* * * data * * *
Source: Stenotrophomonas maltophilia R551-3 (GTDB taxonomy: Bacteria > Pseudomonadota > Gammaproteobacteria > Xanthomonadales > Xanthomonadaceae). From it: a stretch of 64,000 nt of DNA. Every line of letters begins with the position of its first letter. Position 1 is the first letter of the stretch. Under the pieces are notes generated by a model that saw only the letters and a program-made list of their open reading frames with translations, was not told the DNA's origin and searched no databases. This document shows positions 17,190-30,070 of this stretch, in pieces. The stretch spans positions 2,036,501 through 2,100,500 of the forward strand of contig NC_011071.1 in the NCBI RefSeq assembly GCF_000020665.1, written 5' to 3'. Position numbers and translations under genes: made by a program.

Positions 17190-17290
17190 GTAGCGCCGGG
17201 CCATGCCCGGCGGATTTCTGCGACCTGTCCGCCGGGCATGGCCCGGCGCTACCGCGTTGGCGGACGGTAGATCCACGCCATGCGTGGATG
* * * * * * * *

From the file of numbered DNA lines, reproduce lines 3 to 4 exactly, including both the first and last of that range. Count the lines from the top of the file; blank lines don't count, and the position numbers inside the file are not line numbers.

17190 GTAGCGCCGGG
17201 CCATGCCCGGCGGATTTCTGCGACCTGTCCGCCGGGCATGGCCCGGCGCTACCGCGTTGGCGGACGGTAGATCCACGCCATGCGTGGATG